UK Government ‘fanning the flames of seperatism’ in Wales says Labour MP
The UK Government are “fanning the flames of separatism” in Wales with their attitude towards the other nations of the UK, a Welsh Labour MP has claimed.
Nia Griffith, the MP for Llanelli, said that the Conservatives were showing “brazen disregard for the devolution settlement” and had decided to “ignore the Welsh Government” when handing out levelling up funds.
She added however that it was not the UK Government in itself that was the problem but rather the people running it.
Speaking in the House of Commons, Nia Griffith said: “The way the Conservatives are running the levelling-up fund and the community renewal fund shows brazen disregard for the devolution settlement.
“The Tory UK Government are completely ignoring not only the Welsh Government, but the partnership work done between the Welsh Government and Welsh local government leaders on strategic priorities.
“Instead, we have an England-focused Department for Levelling Up, Housing and Communities, which has not dealt with Wales since pre-devolution days in 1999, and which has allowed previous Tory Ministers to give money to each other’s constituencies, to the detriment of more disadvantaged areas. Will the current Secretary of State be any better?
“Again, that contrasts with the close working relationship that the Welsh Labour Government have with the leaders of the 22 Welsh unitary authorities, whatever their political colour, throughout the pandemic, recognising the vital role and burdens that councils have shouldered.
“We can contrast that with what we hear from council leaders in England about the lack of consultation with the Tory Government. In dealing with the covid pandemic, time after time there was no real consultation, nor even sometimes any communication from the UK Tory Government to the other nations of the UK.
“Perhaps that should not surprise us, given the poor communication even within the Tory Cabinet and the Prime Minister’s absence from Cobra meetings, but it has serious consequences. It is not only a poor way to run the UK; it also fans the flames of separatism.
“It is important that we pin the blame clearly on the Conservative Government for the way they behave, rather than allowing the idea to take hold that it is the existence of a UK Government that is the problem.
“As we talk about a better balance of power, wealth and opportunity across the UK, we must also celebrate the huge benefit that comes with being part of the UK and being able to tackle big problems such as climate change together.”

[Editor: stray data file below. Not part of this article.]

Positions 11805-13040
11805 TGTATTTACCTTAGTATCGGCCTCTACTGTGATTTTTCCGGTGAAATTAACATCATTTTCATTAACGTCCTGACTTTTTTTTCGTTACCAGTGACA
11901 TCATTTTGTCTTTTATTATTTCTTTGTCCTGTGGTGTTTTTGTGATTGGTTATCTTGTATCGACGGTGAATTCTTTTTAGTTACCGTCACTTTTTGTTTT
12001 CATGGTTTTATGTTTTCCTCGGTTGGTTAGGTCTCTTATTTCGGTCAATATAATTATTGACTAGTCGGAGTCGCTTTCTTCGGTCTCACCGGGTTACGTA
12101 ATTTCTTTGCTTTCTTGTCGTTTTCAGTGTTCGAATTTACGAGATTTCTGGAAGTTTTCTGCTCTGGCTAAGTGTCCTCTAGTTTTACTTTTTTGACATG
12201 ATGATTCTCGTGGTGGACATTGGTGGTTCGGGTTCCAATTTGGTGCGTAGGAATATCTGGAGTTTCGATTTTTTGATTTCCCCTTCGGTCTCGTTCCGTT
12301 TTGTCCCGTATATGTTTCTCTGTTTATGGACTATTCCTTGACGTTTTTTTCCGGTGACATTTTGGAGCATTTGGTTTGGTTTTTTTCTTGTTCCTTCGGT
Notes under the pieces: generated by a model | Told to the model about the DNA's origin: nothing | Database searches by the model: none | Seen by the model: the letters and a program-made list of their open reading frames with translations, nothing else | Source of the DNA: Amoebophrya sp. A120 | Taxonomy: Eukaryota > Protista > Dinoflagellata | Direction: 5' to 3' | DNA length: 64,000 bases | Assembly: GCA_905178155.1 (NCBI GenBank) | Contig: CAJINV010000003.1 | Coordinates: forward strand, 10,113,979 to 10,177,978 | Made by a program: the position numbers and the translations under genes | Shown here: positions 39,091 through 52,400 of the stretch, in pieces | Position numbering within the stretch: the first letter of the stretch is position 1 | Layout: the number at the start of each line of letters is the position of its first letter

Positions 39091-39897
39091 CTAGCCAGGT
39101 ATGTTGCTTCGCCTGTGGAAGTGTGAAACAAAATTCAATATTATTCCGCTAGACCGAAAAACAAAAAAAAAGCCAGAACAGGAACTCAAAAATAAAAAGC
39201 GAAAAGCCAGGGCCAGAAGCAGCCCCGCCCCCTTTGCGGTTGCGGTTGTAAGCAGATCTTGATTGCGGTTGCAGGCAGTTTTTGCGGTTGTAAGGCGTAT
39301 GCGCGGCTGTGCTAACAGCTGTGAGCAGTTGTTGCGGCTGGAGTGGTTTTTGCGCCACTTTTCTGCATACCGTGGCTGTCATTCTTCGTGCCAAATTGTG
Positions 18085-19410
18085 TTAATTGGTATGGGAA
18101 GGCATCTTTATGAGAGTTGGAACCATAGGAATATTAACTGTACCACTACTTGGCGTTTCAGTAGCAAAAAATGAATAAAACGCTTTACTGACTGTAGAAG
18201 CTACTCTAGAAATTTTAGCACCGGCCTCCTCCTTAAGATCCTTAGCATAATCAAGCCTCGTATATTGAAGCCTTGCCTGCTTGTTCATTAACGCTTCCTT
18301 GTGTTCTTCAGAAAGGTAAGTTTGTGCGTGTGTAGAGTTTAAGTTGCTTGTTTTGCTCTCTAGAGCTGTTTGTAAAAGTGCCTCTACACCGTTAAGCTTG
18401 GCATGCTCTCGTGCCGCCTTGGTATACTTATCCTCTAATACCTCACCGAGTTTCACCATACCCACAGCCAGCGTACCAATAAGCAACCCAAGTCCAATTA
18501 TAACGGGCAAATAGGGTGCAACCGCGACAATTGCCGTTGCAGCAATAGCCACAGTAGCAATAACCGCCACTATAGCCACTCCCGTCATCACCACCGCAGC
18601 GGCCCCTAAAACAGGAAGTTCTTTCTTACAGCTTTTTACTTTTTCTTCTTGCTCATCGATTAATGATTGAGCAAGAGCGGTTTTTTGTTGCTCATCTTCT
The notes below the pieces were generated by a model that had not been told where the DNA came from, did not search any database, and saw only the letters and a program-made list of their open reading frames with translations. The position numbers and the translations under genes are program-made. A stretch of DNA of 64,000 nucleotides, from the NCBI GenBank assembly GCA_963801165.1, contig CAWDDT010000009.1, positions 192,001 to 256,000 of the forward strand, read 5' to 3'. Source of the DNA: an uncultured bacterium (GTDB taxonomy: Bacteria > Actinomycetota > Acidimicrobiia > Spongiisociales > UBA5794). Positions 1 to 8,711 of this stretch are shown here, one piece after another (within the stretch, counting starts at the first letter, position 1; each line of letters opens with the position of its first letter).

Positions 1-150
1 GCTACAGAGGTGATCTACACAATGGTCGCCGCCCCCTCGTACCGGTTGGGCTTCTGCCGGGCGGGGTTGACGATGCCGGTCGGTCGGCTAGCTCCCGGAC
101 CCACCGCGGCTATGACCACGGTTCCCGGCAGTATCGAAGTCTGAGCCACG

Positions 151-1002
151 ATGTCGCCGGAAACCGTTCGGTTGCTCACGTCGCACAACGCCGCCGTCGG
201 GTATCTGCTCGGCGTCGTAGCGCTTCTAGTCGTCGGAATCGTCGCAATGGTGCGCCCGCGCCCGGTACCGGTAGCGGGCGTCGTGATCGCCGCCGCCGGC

During the same debate, Conservative MP Simon Baynes said that the levelling up funds needed to be handed put by the UK Government because parts of Waleshad been “historically been starved of investment by the Welsh Labour Government in Cardiff bay”.
“Part of the issue that we are dealing with is that Labour almost entirely represents south Wales, and it has only one seat north of the valleys, in Alyn and Deeside,” the Clwyd South MP said.
“Therefore, it does not surprise me that Labour Members really do not understand how much people in north Wales feel left behind and uncared for by the Welsh Government. I am afraid that her remark bears out exactly what I am saying.”
Craig Williams added that devolution was all about “power nd control” for Welsh Labour.
“I have seen the discussions around what mutual respect means for Labour Members,” the Bridgend MP said.
“They do not mean mutual respect; they mean that they want the Welsh Government to control all decisions. It is not about putting things together; it is about having a veto over what this Government are doing.”
He added: “Looking at the political map of this place, above the Brecon Beacons there is beginning to be a political discourse of two countries—or three with mid-Wales—where there is a palpable feeling of neglect coming from the south Wales Labour party, as we see it.
“That is the theme of devolution since Labour has been at the helm—power and control.
“I very much welcome the increase in funding to the local authorities, especially the rural ones. I am big enough to say from the Conservative Benches that the First Minister of Wales got many of the decisions right during covid, and he did a good job in the round, but now is the time to restore the civil liberties to my constituents and to Wales.
“Now is the time to back off from the day-to-day control and, I am afraid, the nanny state, to a certain degree, that seems to develop around the covid rates.”
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